This position is an example of Jamerson’s upright playing sensibilities in action. Jazz bassists will often use this position to orient themselves in the upper register of the instrument and it is also the last position before the octave point of the string where a double bassist would begin shifting into thumb position. This position is magical as the pinky at fret 11 can create beautiful rich 10ths when played with the open string directly below it, which Jamerson takes advantage of here. He walks up chromatically on the G-string from E to F# with finger four on fret 11 to create a 10th with the open D string below it as a double stop. The open D and fretted F# outline the root and third of a D chord. The example below shows how this three-fret pattern can be adapted to the D and A string as well.

JJ_Blog_10ths_Example

On the D string an A chord is outlined with the root on the open A and the third (or tenth) on C# at fret 11. Similarly on the A string, an E chord is outlined (root on open E and third on G# at fret 11).

This three-fret fingering pattern inherently creates situations where shifting is frequently necessary. To address this, jazz bassists will often use open strings to allow smooth left-hand motion between positions. Lets use the Jackson 5’s “Who’s Lovin’ You” as an example. Jamerson is hardcore groovin’ in the low register at the opening of this track. Roughly thirty seconds in he does this:

The Left Hand - J5 tenths

Beginning in first position Jamerson simultaneously approaches the D7 chord through a chromatic descent from E to the open D and through a pedal on B that steps down to A that functions as a fifth motion approach tone to the open D. The use of the open D string is strategic as it allows Jamerson to sustain the root of the chord while he shifts way up to E on fret 9 which also happens to be the ninth of the D chord. Using a familiar pattern he ascends chromatically on the G string to the 3rd of the D7 chord from E to F#. Like the previous example, the F# here creates a rich 10th sonority with the open D string.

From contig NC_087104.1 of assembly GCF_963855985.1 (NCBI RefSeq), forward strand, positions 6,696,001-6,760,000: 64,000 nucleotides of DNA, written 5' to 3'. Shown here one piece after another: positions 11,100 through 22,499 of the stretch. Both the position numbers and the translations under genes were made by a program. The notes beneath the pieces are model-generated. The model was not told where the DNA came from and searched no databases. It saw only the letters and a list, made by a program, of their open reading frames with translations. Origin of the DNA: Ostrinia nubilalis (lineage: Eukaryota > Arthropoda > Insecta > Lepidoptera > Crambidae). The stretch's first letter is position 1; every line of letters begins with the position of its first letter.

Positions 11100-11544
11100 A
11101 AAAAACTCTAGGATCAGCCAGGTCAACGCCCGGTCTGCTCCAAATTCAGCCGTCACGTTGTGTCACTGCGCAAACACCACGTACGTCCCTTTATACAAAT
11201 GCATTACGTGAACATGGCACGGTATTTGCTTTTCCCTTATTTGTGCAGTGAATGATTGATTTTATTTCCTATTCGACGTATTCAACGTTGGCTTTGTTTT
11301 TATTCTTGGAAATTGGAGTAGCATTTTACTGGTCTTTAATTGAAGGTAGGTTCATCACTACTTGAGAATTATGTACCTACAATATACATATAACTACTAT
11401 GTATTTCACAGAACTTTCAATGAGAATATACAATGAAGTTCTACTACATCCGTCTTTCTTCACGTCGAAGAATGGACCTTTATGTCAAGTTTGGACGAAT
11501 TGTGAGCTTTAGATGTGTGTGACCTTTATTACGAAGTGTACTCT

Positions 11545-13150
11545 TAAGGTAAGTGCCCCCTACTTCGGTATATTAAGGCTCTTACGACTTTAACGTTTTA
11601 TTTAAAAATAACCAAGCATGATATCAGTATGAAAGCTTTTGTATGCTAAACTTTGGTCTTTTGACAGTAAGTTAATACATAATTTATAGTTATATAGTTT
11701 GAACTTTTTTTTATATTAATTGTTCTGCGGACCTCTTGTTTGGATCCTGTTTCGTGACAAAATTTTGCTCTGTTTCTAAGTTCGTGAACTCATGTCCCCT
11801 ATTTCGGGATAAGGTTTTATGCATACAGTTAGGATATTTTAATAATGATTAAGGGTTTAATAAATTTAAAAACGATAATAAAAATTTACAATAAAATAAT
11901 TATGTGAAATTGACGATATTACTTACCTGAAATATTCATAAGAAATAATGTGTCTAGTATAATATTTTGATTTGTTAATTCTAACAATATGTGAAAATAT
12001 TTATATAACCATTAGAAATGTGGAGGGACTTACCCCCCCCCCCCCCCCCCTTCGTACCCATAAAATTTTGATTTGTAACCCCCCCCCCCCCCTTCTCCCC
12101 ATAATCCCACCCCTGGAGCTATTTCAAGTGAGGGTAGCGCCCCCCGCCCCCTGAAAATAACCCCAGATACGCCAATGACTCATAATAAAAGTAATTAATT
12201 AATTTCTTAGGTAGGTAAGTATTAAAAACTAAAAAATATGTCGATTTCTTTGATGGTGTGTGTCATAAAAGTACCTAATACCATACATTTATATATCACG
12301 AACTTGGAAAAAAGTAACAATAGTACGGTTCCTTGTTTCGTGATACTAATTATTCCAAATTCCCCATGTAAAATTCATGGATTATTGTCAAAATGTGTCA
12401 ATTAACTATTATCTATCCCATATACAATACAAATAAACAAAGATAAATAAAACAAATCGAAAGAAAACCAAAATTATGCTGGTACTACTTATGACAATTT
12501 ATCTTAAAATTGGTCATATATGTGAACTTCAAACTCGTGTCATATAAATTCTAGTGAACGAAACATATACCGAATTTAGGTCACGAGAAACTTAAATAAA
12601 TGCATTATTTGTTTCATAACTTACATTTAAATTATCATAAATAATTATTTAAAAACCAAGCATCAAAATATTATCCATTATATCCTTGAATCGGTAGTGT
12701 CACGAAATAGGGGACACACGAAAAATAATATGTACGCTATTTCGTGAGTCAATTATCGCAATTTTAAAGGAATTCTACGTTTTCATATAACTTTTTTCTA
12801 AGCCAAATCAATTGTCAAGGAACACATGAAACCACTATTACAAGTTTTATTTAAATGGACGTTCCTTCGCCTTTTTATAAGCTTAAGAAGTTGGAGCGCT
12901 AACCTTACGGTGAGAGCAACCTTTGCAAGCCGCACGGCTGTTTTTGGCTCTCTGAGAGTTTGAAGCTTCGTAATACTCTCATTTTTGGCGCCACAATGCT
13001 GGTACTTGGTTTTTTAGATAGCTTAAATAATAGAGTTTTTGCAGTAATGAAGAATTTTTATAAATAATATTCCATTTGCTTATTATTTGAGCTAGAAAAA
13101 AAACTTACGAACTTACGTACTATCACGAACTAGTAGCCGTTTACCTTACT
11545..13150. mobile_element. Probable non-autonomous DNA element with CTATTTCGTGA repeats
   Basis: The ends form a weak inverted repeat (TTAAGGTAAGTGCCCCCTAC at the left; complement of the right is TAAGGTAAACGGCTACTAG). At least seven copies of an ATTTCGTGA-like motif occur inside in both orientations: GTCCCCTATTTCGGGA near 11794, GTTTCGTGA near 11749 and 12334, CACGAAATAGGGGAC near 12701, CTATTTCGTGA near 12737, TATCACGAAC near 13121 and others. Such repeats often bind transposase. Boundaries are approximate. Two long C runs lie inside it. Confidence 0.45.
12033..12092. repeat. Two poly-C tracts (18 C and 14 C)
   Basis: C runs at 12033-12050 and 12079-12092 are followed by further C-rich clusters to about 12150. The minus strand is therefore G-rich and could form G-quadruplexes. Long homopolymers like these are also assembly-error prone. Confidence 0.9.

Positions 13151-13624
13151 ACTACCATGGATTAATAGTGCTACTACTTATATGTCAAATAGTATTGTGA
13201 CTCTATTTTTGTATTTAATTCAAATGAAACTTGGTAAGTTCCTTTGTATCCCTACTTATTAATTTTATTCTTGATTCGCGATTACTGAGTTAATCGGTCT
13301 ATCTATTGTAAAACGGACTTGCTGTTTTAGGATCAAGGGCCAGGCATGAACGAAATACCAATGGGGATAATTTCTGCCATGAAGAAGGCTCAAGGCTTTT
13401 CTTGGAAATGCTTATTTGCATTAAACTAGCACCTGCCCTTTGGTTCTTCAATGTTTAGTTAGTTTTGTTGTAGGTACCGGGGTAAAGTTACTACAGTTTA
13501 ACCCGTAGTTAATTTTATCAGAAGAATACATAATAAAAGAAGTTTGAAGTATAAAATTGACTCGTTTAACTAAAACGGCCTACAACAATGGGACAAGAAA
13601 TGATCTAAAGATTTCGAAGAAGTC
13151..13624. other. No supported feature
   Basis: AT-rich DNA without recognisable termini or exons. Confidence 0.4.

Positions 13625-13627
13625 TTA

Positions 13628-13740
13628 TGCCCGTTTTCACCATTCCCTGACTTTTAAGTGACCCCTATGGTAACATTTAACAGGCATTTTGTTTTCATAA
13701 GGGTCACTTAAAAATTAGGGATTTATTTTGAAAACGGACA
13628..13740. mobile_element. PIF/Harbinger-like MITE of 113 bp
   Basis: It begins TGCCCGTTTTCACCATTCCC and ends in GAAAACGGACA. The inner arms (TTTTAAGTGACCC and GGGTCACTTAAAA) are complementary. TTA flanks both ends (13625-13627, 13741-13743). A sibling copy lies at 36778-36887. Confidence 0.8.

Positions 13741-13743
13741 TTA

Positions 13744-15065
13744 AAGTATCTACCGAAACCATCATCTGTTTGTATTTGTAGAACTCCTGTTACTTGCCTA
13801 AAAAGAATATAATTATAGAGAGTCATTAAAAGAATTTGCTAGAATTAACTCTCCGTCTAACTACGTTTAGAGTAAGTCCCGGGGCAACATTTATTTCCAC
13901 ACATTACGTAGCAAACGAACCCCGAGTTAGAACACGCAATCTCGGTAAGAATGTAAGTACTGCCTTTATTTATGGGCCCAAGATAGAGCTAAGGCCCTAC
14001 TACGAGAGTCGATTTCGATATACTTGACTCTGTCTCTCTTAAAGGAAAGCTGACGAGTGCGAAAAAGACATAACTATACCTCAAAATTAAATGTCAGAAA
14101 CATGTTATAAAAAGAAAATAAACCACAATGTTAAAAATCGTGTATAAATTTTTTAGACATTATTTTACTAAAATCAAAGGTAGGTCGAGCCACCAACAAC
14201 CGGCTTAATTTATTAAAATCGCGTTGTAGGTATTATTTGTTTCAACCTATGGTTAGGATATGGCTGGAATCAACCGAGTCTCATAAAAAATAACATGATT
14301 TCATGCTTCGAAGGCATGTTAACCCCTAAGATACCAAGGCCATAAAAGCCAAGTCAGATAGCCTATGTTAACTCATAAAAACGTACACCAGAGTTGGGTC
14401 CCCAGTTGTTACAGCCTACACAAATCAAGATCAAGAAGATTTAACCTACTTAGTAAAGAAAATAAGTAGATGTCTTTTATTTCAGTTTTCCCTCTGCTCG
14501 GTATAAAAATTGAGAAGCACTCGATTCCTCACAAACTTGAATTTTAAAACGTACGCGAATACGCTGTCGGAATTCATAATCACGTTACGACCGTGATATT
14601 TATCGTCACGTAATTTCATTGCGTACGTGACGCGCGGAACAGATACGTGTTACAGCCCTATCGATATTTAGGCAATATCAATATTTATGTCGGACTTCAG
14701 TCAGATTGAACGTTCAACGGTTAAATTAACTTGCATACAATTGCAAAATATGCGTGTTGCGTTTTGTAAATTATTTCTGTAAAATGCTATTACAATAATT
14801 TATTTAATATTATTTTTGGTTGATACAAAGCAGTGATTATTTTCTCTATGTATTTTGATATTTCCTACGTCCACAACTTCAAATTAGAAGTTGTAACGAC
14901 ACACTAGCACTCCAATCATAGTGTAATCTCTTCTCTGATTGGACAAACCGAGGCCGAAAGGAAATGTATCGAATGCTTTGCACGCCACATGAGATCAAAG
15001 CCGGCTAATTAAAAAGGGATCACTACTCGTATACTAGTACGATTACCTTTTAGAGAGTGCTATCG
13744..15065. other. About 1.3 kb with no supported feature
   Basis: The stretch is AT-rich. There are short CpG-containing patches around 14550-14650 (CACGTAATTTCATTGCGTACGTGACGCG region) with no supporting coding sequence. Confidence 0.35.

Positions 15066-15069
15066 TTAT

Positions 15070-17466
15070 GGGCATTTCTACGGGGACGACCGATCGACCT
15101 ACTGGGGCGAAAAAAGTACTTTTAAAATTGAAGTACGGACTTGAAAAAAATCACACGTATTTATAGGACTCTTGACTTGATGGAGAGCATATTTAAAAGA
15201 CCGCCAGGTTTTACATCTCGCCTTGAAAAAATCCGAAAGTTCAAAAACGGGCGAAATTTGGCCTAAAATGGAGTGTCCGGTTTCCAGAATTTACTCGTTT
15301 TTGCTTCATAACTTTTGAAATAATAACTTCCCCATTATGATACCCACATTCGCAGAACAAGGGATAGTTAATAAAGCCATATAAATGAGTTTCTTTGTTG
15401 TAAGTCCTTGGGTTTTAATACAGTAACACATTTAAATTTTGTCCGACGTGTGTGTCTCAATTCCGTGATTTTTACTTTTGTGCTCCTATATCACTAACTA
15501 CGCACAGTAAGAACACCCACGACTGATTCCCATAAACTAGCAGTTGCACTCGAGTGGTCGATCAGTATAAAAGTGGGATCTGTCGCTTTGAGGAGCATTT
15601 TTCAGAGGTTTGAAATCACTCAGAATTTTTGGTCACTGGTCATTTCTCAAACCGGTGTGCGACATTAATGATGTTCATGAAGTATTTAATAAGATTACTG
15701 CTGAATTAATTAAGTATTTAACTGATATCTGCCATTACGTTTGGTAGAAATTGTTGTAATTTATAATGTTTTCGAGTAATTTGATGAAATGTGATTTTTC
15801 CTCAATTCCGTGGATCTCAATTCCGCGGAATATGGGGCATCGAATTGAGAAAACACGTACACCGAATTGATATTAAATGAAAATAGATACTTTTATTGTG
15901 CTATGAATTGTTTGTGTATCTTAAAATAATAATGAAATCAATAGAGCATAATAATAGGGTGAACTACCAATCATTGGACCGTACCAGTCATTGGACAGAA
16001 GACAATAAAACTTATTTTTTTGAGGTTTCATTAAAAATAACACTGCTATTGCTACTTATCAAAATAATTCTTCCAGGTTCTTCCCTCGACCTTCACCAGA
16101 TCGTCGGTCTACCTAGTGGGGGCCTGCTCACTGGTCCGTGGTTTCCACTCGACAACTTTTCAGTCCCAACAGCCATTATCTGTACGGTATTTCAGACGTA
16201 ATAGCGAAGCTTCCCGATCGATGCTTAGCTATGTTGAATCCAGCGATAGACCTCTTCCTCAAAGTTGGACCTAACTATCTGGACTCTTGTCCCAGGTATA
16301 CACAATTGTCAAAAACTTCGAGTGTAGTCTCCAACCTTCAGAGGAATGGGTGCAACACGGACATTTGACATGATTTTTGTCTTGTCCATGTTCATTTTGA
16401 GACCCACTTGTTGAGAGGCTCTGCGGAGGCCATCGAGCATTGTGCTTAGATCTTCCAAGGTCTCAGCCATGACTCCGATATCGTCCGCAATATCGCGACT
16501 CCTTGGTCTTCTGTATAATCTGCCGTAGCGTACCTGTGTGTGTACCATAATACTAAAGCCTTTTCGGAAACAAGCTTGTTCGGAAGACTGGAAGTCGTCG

At this point Jamerson begins working his way back down, again, through open strings. He oscillates between the open A (which now functions as the fifth of the D7 chord, but also as the 6th of the approaching C7 chord) and the open D (which simultaneously functions as the root of D7 and as the 2nd of the approaching C7). While playing these open strings Jamerson likely shifts back to the 7th fret position so he can grab C on the E string with his middle finger (or finger 2) on fret 8. From here he is perfectly positioned to  walk up chromatically on the G string from the high D on fret 7 to E (the third or tenth of the C7 chord) on fret 9. Essentially Jamerson is able to use the same R, 2, b3, 3 (or R, 9, b10, 10) pattern he played over D7, but this time transposed to C and without an open string on the root.

The example below shows this pattern where the root is played by finger 2 on the E string and the chromatic assent to the major 3rd or tenth above the root is played on the G string — all within the same position.

The Left Hand - Fretted 10ths

There are many other three-fret patterns that Jamerson uses beyond the R, 2, b3, 3 structure. For now just know that Jamerson’s lines are primarily built on three-fret fingering patterns often paired with a heavy dose of open strings that facilitate shifting between fret positions. These other left-hand patterns will come to surface as we dive deeper into the upright bass aesthetic of Jamerson’s style in the next discussion: his right hand technique.


1 Chris Jisi, “The James Jamerson Style,” Bass Player, December 2002, 47.
To clarify: by “ring finger” we mean finger three, not finger four which is pictured wearing the actual ring. Jamerson has likely moved his wedding band over to his pinky — commonly done to avoid clicking against the neck.